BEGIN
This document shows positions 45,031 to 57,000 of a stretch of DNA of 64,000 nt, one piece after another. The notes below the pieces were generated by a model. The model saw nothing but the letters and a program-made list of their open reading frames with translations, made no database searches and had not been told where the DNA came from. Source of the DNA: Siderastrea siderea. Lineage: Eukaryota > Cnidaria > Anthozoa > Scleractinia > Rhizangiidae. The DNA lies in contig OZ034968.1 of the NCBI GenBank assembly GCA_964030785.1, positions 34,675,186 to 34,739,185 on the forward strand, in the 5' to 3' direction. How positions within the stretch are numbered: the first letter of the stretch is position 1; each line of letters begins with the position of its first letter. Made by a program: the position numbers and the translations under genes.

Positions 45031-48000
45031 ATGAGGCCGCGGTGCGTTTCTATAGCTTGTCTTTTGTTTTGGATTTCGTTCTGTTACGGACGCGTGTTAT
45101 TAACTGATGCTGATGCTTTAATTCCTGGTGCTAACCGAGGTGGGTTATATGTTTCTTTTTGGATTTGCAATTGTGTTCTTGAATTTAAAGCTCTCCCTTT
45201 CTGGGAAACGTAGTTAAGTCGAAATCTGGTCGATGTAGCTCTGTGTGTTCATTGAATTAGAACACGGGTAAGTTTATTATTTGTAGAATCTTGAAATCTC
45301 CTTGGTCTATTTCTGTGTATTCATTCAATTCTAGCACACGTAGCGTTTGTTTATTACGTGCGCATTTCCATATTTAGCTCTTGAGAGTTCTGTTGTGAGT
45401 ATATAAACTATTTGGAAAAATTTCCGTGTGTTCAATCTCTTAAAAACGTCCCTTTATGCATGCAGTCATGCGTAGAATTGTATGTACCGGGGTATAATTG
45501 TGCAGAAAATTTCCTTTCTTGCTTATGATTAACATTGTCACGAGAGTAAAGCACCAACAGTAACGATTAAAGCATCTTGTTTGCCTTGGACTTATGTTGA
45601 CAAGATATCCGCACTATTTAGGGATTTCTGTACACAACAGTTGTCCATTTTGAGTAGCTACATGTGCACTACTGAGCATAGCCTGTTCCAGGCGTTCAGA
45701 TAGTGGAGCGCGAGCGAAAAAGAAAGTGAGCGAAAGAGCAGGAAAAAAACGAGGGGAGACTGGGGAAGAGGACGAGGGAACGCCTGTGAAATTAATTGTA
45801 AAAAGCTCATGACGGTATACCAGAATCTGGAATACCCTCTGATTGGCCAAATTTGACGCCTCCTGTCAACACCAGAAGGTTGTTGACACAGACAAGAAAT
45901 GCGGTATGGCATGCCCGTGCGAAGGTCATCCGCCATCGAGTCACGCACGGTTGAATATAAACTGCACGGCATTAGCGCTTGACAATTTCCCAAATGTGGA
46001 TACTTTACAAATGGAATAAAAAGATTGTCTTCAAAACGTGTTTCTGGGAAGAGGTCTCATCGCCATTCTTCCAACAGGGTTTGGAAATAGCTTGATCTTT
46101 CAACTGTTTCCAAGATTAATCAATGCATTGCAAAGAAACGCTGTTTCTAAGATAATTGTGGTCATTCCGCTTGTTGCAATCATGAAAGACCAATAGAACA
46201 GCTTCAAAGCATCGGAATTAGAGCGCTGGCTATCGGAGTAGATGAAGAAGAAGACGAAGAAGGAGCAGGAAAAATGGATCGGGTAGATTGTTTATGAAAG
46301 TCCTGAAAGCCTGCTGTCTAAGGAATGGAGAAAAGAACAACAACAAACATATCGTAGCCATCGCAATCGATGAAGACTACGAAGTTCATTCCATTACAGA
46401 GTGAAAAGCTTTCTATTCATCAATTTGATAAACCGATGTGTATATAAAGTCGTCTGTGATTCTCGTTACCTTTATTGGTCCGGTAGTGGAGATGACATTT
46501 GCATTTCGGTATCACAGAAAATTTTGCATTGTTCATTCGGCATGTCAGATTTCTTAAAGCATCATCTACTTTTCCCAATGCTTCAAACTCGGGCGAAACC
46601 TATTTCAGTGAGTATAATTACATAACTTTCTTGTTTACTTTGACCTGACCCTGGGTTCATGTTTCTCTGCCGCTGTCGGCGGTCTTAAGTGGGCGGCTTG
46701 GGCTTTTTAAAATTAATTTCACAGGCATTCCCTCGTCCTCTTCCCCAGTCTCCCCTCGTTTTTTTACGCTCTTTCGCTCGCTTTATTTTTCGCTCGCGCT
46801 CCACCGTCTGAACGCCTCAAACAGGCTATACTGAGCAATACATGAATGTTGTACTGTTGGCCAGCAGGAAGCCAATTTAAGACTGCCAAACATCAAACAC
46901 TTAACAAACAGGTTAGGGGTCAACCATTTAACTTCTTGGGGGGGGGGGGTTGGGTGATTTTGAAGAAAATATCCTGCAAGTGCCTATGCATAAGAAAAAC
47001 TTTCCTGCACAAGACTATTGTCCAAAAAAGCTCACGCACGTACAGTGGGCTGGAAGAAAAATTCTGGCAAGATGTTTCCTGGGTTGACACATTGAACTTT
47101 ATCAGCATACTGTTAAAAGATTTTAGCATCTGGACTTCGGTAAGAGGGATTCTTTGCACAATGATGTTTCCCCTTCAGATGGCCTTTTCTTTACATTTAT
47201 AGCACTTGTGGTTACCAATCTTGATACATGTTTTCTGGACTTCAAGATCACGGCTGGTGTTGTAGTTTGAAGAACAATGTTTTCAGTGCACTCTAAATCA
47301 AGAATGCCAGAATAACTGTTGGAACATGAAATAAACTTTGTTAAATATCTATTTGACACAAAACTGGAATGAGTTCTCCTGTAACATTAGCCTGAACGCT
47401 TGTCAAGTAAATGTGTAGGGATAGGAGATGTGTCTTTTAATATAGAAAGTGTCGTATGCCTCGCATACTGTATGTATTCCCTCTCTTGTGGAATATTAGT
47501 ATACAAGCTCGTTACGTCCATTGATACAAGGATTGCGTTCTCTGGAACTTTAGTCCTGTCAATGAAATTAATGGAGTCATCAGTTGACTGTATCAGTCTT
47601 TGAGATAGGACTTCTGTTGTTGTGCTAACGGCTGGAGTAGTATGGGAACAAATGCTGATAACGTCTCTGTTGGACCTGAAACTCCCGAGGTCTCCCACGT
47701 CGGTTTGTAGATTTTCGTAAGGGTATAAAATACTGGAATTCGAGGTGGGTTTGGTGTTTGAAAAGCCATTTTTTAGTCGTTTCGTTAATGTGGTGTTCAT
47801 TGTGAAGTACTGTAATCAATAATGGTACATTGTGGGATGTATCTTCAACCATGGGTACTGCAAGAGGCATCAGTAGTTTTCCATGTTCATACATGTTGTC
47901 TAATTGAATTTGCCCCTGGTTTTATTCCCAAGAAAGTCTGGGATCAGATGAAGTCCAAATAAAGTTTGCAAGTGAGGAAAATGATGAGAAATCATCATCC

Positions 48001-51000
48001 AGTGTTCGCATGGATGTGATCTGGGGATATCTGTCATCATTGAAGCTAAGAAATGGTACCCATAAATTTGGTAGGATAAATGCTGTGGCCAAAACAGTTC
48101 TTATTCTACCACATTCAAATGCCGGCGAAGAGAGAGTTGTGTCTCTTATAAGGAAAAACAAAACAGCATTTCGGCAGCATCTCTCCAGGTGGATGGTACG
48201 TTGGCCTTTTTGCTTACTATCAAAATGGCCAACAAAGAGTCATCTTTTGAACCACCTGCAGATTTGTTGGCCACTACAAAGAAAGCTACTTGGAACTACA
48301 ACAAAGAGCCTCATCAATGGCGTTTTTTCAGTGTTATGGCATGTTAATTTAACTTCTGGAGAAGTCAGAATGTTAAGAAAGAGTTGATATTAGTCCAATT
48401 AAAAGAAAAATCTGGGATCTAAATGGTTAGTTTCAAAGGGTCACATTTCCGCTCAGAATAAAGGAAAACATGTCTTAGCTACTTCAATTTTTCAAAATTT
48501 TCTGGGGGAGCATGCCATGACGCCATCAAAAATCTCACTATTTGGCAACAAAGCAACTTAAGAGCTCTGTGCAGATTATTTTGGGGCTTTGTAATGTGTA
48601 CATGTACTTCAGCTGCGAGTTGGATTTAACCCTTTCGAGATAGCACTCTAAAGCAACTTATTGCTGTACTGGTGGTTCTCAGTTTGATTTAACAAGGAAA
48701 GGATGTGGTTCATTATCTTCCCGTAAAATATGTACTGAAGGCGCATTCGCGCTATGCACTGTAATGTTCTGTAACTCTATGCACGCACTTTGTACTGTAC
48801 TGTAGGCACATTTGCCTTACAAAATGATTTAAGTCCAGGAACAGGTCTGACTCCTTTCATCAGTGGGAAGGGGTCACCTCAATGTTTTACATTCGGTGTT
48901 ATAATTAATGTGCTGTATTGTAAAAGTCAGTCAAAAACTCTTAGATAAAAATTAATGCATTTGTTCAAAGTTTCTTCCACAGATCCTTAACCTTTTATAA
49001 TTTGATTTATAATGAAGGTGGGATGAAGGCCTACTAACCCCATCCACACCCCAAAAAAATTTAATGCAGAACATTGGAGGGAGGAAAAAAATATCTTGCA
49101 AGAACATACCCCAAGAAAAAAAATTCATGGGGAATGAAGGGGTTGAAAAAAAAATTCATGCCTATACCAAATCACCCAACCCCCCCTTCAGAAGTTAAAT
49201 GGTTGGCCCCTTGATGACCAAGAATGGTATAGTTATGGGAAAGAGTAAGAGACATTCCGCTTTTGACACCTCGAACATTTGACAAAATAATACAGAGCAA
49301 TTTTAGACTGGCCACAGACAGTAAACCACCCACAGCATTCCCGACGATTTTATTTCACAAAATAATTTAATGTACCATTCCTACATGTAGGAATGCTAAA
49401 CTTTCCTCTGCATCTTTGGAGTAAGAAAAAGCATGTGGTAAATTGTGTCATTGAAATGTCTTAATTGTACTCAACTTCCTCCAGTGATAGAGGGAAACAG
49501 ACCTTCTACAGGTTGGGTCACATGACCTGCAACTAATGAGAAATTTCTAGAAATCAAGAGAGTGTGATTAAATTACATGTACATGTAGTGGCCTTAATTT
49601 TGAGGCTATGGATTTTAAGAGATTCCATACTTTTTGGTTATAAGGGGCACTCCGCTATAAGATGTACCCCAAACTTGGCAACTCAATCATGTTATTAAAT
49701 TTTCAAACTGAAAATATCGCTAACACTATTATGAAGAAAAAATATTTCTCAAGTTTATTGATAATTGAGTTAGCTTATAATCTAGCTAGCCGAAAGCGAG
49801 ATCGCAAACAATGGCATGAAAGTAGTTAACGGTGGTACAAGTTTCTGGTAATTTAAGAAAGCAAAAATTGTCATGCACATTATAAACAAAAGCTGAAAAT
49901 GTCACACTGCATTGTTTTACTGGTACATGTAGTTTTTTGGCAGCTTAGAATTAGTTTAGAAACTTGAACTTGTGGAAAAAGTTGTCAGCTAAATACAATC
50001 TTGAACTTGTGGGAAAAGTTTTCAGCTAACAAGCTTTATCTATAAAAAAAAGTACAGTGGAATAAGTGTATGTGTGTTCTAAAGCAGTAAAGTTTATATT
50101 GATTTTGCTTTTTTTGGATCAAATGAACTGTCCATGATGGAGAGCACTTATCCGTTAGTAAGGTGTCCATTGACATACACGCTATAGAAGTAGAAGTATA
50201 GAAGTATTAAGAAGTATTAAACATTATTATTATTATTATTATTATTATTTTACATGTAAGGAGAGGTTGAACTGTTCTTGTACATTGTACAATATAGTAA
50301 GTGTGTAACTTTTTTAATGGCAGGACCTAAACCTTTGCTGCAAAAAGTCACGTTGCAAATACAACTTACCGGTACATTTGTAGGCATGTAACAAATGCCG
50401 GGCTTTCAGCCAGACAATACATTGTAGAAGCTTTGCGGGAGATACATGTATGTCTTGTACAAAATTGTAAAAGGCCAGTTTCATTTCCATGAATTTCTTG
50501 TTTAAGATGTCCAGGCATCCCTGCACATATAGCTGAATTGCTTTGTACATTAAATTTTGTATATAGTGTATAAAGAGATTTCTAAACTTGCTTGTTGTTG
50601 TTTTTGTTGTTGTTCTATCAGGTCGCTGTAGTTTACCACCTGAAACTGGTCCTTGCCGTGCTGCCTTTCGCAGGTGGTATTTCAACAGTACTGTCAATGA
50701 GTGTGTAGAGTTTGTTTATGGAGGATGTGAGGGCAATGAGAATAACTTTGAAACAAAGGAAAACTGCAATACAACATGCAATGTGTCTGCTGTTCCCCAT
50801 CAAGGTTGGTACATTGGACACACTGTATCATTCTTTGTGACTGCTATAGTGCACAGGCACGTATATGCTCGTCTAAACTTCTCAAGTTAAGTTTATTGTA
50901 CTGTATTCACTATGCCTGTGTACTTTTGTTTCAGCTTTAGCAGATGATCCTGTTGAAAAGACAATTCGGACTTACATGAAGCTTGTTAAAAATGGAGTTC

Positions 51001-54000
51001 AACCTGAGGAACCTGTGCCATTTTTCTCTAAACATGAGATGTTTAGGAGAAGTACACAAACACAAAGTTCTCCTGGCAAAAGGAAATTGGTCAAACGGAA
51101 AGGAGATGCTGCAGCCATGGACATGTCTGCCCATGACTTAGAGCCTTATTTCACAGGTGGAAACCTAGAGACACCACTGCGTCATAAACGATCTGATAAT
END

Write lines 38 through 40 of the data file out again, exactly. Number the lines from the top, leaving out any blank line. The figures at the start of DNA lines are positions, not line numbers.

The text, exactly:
48401 AAAAGAAAAATCTGGGATCTAAATGGTTAGTTTCAAAGGGTCACATTTCCGCTCAGAATAAAGGAAAACATGTCTTAGCTACTTCAATTTTTCAAAATTT
48501 TCTGGGGGAGCATGCCATGACGCCATCAAAAATCTCACTATTTGGCAACAAAGCAACTTAAGAGCTCTGTGCAGATTATTTTGGGGCTTTGTAATGTGTA
48601 CATGTACTTCAGCTGCGAGTTGGATTTAACCCTTTCGAGATAGCACTCTAAAGCAACTTATTGCTGTACTGGTGGTTCTCAGTTTGATTTAACAAGGAAA